Commissioner Williams asked, in terms of the sell of the property, if the county owns the facility and if it is sold along with the real estate, did the funds all go back into the hospital?

 

Chairman Moyer noted that as part of the action that they would be discussing, he would be recommending that the proceeds from the sale of the building and equipment go back to the hospital for handling of their needs, growth, and keeping debt down.  No County money has gone forward even though the building is technically in the name of the county. 

 

Commissioner Messer asked if anyone had offered to lease the facility or had the committee determined not to look at this option?

 

Mr. Hoce stated that there was never a formal proposal for lease, there was some informal review of what’s out there in the market.  When they did the competitive cost benefit analysis of each option, the selling option had more merit in terms of net value and the ability of the organization to focus on the acute care side of the hospital operations.  It was studied but not as a solicitation process.

 

Commissioner McGrady raised a point as a matter of disclosure, he is a member of the Hospice Board and he also chairs the Condominium Association.  He does not believe there is a conflict in acting on this issue but deferred it to his colleagues. 

 

Chairman Moyer felt it was appropriate that Commissioner McGrady made the disclosure however, in his view he did not feel that there was a conflict that would recuse Commissioner McGrady.

 

Commissioner Williams stated that while disclosures were being made, his grandmother resides at the Care Center.

 

Chairman Moyer felt it was appropriate for disclosure but did not feel it was necessary that Commissioner Williams be recused.

 

It was the consensus of the Board that neither Commissioner Williams nor Commissioner McGrady recuse themselves from the action.

 

Chairman Moyer made the motion that the Board agree to the marketing (including solicitation of requests for proposals and offers) for the purpose of the sale of the Pardee Care Center, and the sale of the same, with final approval of the documentation of the sale to occur at a later meeting.  He further moved that all proceeds of such sale would belong to the Henderson County Hospital Corporation, to be used for their normal operating needs, capital costs, and their reduce in indebtedness.  All voted in favor and the motion carried.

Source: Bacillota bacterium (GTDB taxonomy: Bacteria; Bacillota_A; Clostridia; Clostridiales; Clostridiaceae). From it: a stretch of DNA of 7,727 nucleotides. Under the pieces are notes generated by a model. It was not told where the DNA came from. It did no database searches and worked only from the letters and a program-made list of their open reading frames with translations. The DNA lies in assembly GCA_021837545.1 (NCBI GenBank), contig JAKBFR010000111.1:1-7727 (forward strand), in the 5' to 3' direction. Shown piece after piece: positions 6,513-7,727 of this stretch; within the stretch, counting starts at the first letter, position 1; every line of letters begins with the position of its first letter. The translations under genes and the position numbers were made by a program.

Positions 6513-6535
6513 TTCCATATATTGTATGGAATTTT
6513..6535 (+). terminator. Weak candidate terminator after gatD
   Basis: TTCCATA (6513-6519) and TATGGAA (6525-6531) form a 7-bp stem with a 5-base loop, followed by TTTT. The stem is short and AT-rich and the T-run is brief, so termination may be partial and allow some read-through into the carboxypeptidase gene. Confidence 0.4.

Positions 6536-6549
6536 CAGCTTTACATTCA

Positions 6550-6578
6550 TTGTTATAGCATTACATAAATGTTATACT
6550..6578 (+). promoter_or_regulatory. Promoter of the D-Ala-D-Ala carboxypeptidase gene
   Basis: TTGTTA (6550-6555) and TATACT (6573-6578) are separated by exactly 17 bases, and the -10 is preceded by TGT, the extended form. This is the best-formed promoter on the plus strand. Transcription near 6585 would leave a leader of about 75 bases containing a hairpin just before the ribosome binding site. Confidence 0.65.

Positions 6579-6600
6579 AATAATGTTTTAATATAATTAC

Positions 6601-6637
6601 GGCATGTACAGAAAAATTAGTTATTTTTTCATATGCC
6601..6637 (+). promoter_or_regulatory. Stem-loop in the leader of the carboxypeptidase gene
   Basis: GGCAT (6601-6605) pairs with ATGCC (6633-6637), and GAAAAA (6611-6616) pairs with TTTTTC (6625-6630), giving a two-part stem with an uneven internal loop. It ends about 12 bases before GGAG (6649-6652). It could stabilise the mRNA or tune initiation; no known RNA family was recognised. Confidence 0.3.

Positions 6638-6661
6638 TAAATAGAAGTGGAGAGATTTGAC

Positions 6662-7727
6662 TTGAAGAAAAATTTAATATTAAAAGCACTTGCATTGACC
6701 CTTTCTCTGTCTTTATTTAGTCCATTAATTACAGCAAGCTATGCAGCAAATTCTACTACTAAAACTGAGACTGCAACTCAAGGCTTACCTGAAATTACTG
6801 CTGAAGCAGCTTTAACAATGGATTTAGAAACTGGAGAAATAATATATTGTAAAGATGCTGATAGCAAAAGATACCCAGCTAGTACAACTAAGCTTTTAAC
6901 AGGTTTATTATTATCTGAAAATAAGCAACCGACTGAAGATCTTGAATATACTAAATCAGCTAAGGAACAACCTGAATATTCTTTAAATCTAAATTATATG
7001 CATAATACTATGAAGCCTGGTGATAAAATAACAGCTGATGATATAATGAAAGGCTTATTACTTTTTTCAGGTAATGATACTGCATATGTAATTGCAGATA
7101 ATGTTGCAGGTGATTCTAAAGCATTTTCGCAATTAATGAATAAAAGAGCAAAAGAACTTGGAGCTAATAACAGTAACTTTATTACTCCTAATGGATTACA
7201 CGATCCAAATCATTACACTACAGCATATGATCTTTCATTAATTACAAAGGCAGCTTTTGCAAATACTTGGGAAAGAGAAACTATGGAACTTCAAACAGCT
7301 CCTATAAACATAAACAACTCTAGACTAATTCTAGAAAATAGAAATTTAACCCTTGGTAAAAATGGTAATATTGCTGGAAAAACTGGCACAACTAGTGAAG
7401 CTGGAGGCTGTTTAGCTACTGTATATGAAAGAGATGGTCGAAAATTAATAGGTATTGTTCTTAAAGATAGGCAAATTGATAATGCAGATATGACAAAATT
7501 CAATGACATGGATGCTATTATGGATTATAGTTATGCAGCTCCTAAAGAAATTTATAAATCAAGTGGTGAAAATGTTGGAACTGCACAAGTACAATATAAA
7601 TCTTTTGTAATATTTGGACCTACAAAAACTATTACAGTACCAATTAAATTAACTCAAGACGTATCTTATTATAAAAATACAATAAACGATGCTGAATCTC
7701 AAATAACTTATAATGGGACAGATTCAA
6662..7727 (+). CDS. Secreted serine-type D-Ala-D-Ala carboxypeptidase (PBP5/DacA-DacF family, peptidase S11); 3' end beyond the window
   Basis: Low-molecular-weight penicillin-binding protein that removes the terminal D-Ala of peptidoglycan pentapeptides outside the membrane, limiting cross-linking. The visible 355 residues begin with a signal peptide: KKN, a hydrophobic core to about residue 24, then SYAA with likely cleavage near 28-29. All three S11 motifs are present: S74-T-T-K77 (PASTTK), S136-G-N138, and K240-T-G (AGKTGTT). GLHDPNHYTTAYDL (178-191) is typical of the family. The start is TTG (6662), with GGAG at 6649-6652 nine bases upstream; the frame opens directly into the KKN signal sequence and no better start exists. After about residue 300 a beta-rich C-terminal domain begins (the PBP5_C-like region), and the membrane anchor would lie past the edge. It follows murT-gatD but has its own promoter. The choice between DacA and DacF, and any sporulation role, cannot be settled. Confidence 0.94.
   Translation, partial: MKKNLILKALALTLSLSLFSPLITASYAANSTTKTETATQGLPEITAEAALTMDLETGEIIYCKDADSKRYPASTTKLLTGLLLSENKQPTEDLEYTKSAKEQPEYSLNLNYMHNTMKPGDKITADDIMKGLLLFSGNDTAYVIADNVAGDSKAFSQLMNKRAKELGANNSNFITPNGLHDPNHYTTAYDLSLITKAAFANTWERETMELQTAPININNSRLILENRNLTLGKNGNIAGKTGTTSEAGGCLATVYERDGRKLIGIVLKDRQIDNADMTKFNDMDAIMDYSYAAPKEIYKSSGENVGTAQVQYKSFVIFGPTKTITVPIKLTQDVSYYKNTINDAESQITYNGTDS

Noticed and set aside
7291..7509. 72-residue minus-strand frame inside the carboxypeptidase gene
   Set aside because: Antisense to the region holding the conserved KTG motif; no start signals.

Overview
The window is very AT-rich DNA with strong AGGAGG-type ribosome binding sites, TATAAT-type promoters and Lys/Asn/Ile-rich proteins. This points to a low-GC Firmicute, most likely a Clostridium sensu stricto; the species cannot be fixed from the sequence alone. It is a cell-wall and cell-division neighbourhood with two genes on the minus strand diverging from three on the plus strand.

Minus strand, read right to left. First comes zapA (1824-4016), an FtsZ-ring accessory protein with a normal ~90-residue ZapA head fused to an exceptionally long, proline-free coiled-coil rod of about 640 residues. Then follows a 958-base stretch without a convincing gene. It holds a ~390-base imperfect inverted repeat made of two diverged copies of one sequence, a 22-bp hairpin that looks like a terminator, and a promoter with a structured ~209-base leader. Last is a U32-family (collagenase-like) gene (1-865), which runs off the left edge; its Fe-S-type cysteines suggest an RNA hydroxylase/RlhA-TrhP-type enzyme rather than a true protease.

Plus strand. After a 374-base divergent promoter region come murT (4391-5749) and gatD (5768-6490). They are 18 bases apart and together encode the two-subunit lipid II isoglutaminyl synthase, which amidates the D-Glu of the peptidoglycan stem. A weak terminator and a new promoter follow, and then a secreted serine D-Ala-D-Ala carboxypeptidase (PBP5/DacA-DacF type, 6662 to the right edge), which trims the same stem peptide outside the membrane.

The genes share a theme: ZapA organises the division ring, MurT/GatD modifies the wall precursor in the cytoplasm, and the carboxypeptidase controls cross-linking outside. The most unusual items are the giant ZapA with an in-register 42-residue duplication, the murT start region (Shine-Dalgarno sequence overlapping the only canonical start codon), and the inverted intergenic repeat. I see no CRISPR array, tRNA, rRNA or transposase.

MAINTENANCE OF EFFORT FUND ALLOCATION

County Manager Steve Wyatt stated that Henderson County has $529,224 mandated for allocation for the provision of mental health services in the county for the period between November 1, 2007 and October 31, 2008.  Henderson County has implemented a system that is formal under which applications are made and contracts are drawn up for the providing of very specific services.  Those contracts for their performance and compliance are audited by the County’s Internal Auditor.  Western Highlands LME had reviewed the Maintenance of Effort funding applications which were received by the county in early October, and had recommended allocation at this time of $388,280.  Allocating this amount would leave $140,944 in Maintenance of Effort funds to be allocated throughout the remaining fiscal year.  These remaining funds could be revisited again as the county works with these providers to provide a mental health safety net for the citizens of the county.   If the funds are not allocated within this fiscal year, it is a requirement under the law that it be allocated to Western Highlands.   It can then later be allocated to other mental health agencies. 

 

Commissioner McGrady disclosed that he has a contract with the Free Clinics and is in the midst of helping them build a new building.  He did not believe that his association with the Free Clinics would cause a conflict but deferred it to the will of the Board.

 

It was the consensus of the Board that Commissioner McGrady’s disclosure of the arrangement with the Free Clinic did not warrant recuse.  

 

Western Highlands LME’s specific recommendations were:

 

Appalachian Counseling                       $90,000

Community Health Network                 $75,000 ($50,000 current + $25,000 future)

Henderson County Health Department  $43,280

Mainstay                                              $25,000

Parkway Behavioral Health                   $20,000

Sixth Avenue Psychiatric Rehabilitation            $90,000

The Free Clinics                                   $45,000

                                    Total               $388,280